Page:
Do those words sound silly? Offensive? If your child wears glasses to see, would this statement made by a teacher get your blood pumping?
I’ve worn glasses to see at a distance since 3rd grade, and I can tell you no one has ever told me to take them off. No one told my mother that they were cheating or that they are worried I might “grow dependent” on them. In fact, it was the SCHOOL that recommended to my mother that she may want to get my eyes checked.
So, why do people to say this about the tools our students with dyslexia need to access grade-level content?
I’m talking mostly about audiobooks here.
For a student with moderate to profound dyslexia, audiobooks are a game changer. In nearly all cases (unless there is something comorbid), students with dyslexia can understand grade-level content. They just struggle to ACCESS it.
When I was growing up, struggling readers were often forced to repeat a grade. Sometimes they were forced to repeat several grades. Or they were placed in the “special” room all day long to be taught 1+1=2 while everyone else moved onto Alegebra. This meant that, due to a reading struggle, they were also getting behind in every.single.subject.
It’s was so bad, in fact, that many of those same kids (who are now adults) refuse to send their own children to public school due to the memories of how they actually were left behind.
With today’s technology, it does not have to be that way anymore. Our kids with LD can attend the same classes as their peers. They can learn the same science, social studies, history, math, and yes even English Language Arts, right alongside their peers, if we just give them ACCESS.
Why would anyone NOT??
Now, don’t get me wrong here. Our kids absolutely do and should still be getting appropriate reading intervention help. That help should always be structured and explicit in nature such as an Orton-Gillingham based program.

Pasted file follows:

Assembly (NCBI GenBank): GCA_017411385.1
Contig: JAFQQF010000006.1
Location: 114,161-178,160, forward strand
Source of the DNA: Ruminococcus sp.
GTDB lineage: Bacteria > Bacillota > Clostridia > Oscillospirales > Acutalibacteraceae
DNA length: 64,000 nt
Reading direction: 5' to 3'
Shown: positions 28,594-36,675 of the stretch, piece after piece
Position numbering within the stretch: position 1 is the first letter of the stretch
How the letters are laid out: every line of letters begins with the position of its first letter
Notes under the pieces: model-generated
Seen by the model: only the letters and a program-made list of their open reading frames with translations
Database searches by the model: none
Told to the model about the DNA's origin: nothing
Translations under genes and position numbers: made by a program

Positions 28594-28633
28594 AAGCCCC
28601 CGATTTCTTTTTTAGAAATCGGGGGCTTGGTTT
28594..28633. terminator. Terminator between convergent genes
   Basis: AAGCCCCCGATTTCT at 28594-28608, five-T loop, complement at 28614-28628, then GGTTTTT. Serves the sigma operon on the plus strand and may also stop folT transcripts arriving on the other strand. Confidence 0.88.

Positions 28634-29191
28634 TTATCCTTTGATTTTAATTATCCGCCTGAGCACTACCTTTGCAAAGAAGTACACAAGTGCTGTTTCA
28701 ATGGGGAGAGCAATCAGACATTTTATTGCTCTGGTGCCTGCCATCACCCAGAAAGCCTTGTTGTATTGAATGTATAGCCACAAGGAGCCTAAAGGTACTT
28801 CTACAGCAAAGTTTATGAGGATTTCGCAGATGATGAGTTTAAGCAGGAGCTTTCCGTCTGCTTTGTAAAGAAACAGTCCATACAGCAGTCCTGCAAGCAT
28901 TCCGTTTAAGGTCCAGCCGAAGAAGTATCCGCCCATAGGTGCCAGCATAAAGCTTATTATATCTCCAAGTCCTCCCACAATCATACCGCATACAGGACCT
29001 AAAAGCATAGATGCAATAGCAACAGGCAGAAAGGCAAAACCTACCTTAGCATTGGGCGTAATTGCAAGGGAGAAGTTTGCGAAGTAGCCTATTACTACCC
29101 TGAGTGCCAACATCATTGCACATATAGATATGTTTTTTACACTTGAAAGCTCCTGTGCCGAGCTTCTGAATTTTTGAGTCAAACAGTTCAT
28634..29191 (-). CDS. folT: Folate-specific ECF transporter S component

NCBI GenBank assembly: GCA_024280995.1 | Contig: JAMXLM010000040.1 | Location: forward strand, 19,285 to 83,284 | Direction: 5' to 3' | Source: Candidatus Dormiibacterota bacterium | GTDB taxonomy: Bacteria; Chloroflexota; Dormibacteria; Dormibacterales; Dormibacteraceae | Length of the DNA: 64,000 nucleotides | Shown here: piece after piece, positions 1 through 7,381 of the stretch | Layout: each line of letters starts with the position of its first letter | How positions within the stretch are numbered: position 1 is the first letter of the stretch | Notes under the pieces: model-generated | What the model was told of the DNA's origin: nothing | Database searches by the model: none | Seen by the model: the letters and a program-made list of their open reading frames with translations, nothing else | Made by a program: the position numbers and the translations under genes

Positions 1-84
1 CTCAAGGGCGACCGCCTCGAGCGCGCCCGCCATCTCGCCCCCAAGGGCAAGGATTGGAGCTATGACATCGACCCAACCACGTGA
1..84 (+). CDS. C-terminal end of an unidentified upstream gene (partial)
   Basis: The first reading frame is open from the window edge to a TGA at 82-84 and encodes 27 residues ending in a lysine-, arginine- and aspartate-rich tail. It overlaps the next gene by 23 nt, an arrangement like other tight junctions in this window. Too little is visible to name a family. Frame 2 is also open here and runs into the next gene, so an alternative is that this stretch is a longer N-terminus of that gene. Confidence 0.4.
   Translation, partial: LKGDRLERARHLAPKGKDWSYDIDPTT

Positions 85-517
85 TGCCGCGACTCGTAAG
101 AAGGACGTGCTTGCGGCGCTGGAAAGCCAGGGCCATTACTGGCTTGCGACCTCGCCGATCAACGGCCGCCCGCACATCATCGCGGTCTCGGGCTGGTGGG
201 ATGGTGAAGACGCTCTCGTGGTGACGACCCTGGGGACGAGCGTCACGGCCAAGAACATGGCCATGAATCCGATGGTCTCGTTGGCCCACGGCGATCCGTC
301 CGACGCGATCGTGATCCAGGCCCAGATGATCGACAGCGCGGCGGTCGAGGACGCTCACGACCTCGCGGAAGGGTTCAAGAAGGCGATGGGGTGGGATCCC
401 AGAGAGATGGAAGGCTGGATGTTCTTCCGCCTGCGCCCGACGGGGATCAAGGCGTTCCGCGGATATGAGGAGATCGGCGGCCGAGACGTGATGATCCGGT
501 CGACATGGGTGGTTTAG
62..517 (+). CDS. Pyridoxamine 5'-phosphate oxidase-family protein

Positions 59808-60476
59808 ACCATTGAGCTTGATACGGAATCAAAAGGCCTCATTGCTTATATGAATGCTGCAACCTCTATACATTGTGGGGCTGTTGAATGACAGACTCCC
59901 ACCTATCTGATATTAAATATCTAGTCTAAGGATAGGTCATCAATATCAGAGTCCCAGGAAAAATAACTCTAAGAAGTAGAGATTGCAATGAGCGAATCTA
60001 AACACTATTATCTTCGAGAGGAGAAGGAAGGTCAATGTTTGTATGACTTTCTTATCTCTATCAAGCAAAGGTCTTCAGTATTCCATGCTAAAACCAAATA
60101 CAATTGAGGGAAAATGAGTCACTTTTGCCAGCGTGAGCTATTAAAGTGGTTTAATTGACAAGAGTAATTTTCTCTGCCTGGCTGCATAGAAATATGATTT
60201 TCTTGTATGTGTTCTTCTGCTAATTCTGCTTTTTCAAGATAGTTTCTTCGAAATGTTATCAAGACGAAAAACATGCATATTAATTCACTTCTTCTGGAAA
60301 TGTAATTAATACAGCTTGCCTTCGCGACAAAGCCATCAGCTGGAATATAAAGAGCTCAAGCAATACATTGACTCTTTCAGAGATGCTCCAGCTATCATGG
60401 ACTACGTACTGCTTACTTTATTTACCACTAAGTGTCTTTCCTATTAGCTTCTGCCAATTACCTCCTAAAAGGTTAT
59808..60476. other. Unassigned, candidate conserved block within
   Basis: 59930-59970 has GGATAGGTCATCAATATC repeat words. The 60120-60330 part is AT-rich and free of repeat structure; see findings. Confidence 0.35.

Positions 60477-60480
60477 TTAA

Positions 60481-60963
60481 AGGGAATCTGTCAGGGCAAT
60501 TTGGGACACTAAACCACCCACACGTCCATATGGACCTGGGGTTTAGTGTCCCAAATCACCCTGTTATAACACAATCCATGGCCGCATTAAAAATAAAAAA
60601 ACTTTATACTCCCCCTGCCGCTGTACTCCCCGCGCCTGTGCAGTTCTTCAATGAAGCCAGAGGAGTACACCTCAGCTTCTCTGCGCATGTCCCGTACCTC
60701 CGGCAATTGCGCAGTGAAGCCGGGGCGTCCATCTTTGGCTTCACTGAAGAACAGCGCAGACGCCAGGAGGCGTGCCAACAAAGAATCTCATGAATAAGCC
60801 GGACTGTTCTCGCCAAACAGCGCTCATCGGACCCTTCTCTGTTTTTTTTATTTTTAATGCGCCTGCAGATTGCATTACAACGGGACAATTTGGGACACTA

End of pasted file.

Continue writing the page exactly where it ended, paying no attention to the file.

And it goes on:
BUT, they should never EVER be held to their reading level in all subjects solely due to dyslexia. Nor should they become DEPENDENT on a teacher reading everything to them when they have the tools of INDEPENDENCE right at their fingertips!
I’m not just saying this. I’m living it. Currently, my middle schooler who has severe dyslexia is in all general education courses, even ELA, and doing WELL. Our school is pretty large, and so luckily they do have the resources to provide an extra hour of specialized reading intervention per day. We actually moved, and stay, in this district for this reason. He can read, but due to his dyslexia, he gets tired faster than other kids. It’s a greater struggle. So, he has AT. In all of his classes from math to Spanish (yes Spanish) to science, he uses assistive tech to keep up with the 6th-grade content. There is no excuse for him not to! He does this independently, without a teacher or another student having to read everything to him, and he’s learning.
He is not being held back solely due to a reading struggle. He is learning WHILE still working on reading.
That is the entire point of school.